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The Philippine Revolution of 1896 cemented the place in the annals of history many of the country’s most recognized heroes. However, there many unsung heroes, especially women, of the revolution whose contributions to the cause remain largely unrecognized. One of these unsung heroes is Marcela Marcelo, who came to be known as Selang Bagsik.marcelo-attachment

Marcela was a native of Malibay, (which used to be a part of Parariaque until 1898 but is now under Pasay City), and was born in 1869 to a well-to-do family owners of a betel nut farm. She eventually married Quirico Lugo of Pateros and had one child with him. Marcela’s husband was captured by the Guardia Civil, an event which eventually prompted Sela to take up arms herself and join the revolution.

It is important to take note that during this time, Parariaque was the headquarters of Spanish Gobernador General Camilo Garcia de Polavieja hence the intense campaign of the Spanish government against Filipino revolutionaries in the area. Sela was forced, together with other townsfolk of Malibay, to move to Cavite, which was under the control of General Emilio Aguinaldo. It was only a matter of time before Sela herself took the lead.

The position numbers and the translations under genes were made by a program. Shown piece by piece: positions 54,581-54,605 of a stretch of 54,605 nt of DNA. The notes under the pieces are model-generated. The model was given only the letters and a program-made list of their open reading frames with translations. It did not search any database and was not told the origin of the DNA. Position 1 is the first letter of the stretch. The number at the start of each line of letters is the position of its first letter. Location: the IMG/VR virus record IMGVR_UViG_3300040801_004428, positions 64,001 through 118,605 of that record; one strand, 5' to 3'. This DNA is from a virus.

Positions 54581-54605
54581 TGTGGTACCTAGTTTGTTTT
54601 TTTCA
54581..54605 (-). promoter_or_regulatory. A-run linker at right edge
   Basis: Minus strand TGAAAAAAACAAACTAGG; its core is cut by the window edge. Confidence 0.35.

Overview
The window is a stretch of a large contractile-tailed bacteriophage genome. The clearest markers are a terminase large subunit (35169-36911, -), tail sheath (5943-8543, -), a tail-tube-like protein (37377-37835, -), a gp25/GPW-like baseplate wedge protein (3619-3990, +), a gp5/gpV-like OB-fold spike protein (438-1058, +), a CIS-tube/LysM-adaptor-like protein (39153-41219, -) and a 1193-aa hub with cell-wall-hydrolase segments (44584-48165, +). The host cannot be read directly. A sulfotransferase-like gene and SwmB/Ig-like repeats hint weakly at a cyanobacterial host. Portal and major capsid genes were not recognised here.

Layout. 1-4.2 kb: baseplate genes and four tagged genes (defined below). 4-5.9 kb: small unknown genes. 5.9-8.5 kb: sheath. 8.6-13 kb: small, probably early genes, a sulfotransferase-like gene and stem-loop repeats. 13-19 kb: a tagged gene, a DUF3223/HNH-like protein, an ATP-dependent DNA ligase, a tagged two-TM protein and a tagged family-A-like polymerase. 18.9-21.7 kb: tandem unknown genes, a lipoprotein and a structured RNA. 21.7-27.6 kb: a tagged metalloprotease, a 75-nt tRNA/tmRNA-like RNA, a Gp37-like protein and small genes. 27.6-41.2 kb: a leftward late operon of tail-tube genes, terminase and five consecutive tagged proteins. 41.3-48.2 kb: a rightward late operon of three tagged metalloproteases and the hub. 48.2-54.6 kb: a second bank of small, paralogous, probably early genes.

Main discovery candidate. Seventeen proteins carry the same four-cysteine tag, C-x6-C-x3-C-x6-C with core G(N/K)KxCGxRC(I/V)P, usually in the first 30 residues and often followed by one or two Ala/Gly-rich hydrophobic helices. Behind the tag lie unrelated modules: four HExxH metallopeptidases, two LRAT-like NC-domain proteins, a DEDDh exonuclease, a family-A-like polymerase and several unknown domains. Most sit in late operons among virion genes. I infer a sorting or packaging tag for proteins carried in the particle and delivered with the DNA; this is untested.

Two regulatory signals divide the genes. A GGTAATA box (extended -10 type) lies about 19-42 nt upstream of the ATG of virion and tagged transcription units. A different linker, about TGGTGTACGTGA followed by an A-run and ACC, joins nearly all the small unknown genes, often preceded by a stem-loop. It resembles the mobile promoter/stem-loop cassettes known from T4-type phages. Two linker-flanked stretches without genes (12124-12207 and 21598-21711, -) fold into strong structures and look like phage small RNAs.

marcelo-attachmentSela was formidable in battle thus earning her the name of Selang Bagsik. She herself led Filipino soldiers in attacking Spanish trenches. Carlos V. Ronquillo, the secretary of General Aguinaldo, took note of how she was armed with only a bolo during battles. Due to her contributions in the revolutionary cause against the Spanish colonial master, she was elevated to the rank of generala and led her platoon in several skirmishes against the enemy, famously in the Battle of Perez Dasmaritias.


While she was standing on top of the trenches and giving orders to her platoon during crossfire, she was hit by a bullet on her forehead. Up until her last breath, Selang Bagsik dedicated her life to the fight for the liberation of the nation from colonizers.

Selang Bagsik’s courage during the Philippine Revolution was honored by her comrades in the Katipunan by using her image, a woman with flowing hair and leading the fight against the enemies, in the certificates of the members of the Asociacion de Veteranos de la Revolucion.



Hilario Soriano, Rafaelita, ed. Women in the Philippine Revolution. Quezon City: Printon Press, 1995.
Licuanan, Patricia B., ed. “Cover Story.” Philippine Journal of Education, February 1998.
Torrevillas, D. “Women Power: rocking the Cradle to Freedom.” In Cavite: Glorious Chronicle of the Century, edited by Roy Iglesias, 75. Cavite: Cavite Centennial Committee, 1998.


Research by:

Ms. Marian Kate Tenorio